General Electric Co. is the latest U.S. company to be investigated by European Union for possibly turning in misleading information during a merger review.
The European Commission opened proceedings on March 9 to review whether GE misled EU officials examining a deal to buy LM Wind Power, a maker of wind-turbine blades, for 1.5 billion euros ($1.7 billion), the Boston-based company said in an emailed statement on Monday.
Since then, there has been “no further formal communication” from the commission to GE and the EU regulator cleared the deal on March 20, GE said. The probe is at a preliminary stage, according to a person familiar with the matter.
GE may be in trouble for telling regulators it didn’t have any plans to develop a new giant offshore wind turbine when the company did have such a project on hold, said another person, who asked not to be named as the case is confidential. GE is now scrambling to explain that there was no intention to misinform regulators, the person said.
EU Competition Commissioner Margrethe Vestager signaled a zero tolerance approach to companies that give inaccurate information when she fined Facebook Inc. 110 million euros on May 18 for combining WhatsApp data with its other services after having told the merger officials otherwise during the EU’s 2014 review. The social network said it acted in good faith and won a lower fine after cooperating with regulators.
“It’s no excuse that the closed circle of people working on a merger didn’t know what was going on elsewhere at the company,” Vestager told Bloomberg on May 19 in a general response to questions about the EU’s crackdown on merger cases. “That simply doesn’t hold up,” she said, adding that companies “need to be thorough.”
If the EU considers it has enough evidence against GE, the next procedural step would be to state its case in a so-called statement of objections, which could take months to be put together. Such documents are often a precursor to fines. The European Commission in Brussels both declined to comment on the GE probe.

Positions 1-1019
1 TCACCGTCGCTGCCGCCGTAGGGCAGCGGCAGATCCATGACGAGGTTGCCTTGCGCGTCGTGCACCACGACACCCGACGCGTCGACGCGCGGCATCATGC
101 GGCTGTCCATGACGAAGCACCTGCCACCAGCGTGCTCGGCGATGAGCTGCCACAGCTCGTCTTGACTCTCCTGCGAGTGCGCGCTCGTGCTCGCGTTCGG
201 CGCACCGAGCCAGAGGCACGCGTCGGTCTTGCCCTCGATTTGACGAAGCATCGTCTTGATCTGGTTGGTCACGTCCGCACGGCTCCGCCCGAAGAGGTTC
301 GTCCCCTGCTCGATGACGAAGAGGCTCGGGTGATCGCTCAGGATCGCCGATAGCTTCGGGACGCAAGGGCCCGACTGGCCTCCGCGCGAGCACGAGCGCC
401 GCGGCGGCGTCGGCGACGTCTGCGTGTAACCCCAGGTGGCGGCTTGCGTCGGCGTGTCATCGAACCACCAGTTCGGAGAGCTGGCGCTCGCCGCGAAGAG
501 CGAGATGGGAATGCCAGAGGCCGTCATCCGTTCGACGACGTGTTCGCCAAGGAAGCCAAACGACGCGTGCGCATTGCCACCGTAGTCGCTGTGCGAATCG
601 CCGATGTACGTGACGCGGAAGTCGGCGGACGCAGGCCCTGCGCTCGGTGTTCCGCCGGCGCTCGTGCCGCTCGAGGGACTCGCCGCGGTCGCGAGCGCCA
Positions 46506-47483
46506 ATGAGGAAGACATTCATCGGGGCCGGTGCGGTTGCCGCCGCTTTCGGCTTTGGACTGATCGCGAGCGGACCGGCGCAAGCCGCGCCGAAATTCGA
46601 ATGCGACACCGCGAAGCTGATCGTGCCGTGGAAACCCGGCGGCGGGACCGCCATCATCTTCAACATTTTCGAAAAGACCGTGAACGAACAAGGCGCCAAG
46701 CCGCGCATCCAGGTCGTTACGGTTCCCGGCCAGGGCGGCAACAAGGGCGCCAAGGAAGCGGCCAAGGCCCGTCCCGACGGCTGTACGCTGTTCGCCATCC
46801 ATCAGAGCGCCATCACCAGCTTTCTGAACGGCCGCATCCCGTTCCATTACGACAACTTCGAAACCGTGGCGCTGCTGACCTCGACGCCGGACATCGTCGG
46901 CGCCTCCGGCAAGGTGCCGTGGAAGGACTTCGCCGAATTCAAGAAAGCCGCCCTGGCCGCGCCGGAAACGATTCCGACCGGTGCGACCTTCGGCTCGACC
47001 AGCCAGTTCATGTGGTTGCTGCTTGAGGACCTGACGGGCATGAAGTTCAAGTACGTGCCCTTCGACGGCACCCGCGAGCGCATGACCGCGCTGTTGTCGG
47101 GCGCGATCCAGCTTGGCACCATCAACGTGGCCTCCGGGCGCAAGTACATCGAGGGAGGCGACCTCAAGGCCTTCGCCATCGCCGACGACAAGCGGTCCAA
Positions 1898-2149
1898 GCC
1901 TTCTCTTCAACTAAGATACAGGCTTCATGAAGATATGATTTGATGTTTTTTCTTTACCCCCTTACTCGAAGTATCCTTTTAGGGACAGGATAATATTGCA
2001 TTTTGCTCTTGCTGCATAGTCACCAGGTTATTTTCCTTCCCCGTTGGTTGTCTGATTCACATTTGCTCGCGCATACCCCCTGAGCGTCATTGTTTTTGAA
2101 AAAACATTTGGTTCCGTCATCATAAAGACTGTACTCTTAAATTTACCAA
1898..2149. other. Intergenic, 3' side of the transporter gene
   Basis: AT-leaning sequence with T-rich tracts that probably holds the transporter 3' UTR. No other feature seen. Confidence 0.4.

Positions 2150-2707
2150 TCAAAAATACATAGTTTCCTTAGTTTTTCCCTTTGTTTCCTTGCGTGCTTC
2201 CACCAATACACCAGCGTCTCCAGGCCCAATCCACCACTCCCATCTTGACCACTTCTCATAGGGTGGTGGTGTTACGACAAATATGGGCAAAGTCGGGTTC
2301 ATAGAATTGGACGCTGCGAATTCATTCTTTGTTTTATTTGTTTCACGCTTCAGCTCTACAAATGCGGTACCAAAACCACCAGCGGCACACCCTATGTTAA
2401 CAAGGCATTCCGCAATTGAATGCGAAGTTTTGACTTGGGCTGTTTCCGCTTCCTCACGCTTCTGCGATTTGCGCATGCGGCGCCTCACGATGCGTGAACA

GE’s push into the wind industry comes after the Boston-based firm took over Alstom Renewable Power Sector as part of its $10 billion acquisition of Alstom SA’s power operations two years ago. GE renamed the unit, which produces 6MW offshore wind turbines, GE Renewable Energy.
On March 20, the EU approved GE’s acquisition of Denmark-based LM Wind Power unconditionally after officials found no competition concerns.
But while GE told the commission during the review that it wasn’t planning to expand into next-generation offshore wind turbines with a capacity of 12MW, EU regulators subsequently said they found evidence to the contrary, the second person said. The punishment for breaking the EU’s rules is as high as 1 percent of their annual sales.
The probe into possible misleading information may lead to a statement of objections around the EU’s summer break in August and subsequent fines, the person said.
In addition to any fine, the case could hurt GE’s relationship with EU regulators as they review its other merger plans and investigate its maintenance contracts for aircraft engines. Last month, GE filed for EU approval its plan to combine its oil and gas business with Baker Hughes Inc.